Tuesday, 26 August 2014

Metal Gear Solid V: Ground Zeroes - Content is King

Metal Gear Solid V: Ground Zeroes is a peculiar beast. Despite what Konami would have us think, I can't help but shift the feeling that this "prologue" is nothing more than an expensive demo. It's an extremely good demo and I enjoyed it immensely, but I couldn't help but somewhat guilty for my girlfriend Emma who bought me the game for my birthday, and watched as I swiftly conquered all of the missions multiple times in roughly five hours.

One could argue (as I expect Konami has done itself) that Ground Zeroes warrants a physical retail release due to the large amount of content Kojima Productions has managed to knock up from the small, Guantanamo-style facility that makes up the game's single playable location. But it's exactly this additional content that makes the Ground Zeroes experience so awkward.

Did Kojima really want to include a sub-mission that has players simply blow up AA guns, especially considering the game's main mission, a narratively driven and engaging POW rescue? Or did he just want to show off the Fox Engine's wonderful weather affects? Did Kojima really feel the need to include a finicky on-rails escort mission, or did he really just want to have his digital avatar break the fourth wall in his own game? Did Kojima really want to include secret collectible cassettes, or did he just run out of space in the short amount of Ground Zeroes' gameplay to insert more exposition?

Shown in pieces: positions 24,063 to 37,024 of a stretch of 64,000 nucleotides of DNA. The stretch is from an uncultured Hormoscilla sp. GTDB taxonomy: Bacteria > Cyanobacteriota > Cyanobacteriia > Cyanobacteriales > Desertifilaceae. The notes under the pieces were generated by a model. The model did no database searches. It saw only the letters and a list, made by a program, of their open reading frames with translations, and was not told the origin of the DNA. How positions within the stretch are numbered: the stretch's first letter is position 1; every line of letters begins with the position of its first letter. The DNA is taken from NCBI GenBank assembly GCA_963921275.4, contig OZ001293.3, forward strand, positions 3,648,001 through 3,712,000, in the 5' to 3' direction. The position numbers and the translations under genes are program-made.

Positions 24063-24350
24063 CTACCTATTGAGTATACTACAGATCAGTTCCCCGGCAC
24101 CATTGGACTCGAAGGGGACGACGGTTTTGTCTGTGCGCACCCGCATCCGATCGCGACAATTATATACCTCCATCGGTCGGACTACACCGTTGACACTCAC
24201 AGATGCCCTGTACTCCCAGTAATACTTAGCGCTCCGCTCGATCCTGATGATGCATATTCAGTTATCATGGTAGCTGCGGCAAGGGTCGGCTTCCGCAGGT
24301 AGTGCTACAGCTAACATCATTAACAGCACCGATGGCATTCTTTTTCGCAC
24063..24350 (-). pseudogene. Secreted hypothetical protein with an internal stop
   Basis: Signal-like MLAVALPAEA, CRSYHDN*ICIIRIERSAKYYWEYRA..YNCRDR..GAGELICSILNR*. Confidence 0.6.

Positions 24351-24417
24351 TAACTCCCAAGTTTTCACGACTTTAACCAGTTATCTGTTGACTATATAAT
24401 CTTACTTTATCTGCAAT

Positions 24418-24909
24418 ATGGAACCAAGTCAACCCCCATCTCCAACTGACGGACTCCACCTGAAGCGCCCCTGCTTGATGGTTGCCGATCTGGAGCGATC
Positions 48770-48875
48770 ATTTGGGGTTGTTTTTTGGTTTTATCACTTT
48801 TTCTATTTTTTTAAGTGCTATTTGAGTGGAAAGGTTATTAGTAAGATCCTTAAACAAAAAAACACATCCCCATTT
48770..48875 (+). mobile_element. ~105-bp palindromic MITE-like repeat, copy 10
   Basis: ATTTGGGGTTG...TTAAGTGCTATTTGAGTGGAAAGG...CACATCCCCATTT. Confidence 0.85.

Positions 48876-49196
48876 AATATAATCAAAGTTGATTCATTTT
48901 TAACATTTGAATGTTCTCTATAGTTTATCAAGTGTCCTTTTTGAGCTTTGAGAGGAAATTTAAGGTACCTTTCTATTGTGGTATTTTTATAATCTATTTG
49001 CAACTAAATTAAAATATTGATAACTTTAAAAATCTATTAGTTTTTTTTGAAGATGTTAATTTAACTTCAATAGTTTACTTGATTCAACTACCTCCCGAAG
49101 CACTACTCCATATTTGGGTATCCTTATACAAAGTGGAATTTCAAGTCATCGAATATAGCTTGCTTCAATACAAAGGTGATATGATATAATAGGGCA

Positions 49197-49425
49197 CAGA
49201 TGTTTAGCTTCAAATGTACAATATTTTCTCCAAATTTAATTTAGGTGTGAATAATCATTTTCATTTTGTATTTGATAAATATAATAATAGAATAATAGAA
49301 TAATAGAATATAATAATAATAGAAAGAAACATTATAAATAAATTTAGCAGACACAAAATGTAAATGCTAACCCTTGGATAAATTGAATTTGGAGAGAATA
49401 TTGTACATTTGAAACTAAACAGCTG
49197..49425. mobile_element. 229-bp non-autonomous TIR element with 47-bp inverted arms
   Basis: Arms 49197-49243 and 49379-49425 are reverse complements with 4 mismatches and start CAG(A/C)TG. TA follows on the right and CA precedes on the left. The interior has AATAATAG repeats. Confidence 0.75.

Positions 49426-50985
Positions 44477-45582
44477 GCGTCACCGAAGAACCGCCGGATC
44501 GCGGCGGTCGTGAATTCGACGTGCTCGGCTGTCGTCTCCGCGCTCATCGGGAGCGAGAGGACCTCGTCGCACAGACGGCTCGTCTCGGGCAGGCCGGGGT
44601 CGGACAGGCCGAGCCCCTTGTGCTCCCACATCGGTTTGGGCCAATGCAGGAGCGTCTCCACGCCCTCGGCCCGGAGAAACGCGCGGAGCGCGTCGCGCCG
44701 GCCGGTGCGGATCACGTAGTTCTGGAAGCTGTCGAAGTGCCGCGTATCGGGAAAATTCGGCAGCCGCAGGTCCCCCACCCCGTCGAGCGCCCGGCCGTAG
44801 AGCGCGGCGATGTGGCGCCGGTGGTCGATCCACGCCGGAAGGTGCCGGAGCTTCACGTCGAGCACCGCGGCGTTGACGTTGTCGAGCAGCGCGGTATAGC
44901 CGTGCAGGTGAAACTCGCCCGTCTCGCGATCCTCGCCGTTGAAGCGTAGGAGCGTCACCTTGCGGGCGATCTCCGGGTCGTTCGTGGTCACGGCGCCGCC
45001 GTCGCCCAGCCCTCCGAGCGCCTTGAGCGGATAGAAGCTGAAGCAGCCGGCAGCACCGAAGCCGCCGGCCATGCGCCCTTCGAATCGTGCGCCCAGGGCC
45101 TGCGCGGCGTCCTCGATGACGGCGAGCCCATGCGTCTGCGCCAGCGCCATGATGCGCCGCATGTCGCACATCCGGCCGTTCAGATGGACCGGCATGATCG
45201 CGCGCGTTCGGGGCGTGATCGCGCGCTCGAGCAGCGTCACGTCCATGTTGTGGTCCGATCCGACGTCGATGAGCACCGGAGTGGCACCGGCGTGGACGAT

And why is all this worth paying for?

There's other aspects of Metal Gear Solid V: Ground Zeroes that bothers me, such as the limp jokes aimed at Metal Gear Rising: Revengeance, the poorly devised bonus "trials", and the fact that weapons have to be re-unlocked for each individual mission. However my primary concern is with Kojima and Konami's attempt to squeeze the absolute maximum amount of content from the game, even though most of that additional content is identical, and lacking in substance.

Metal Gear Solid V: Ground Zeroes isn't the first title to offer a "sample" of a future product, with Gran Turismo 5 Prologue being first to mind. However I worry that if somewhat unscrupulous publishers like Konami are able to make such a game financially viable, that other publishers will also follow suit. 

I mean, I got a hell of a lot of gameplay hours out of the original Metal Gear Solid demos, and those were essentially free.


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